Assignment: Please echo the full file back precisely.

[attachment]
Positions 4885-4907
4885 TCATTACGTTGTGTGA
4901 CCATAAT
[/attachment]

Positions 4885-4907
4885 TCATTACGTTGTGTGA
4901 CCATAAT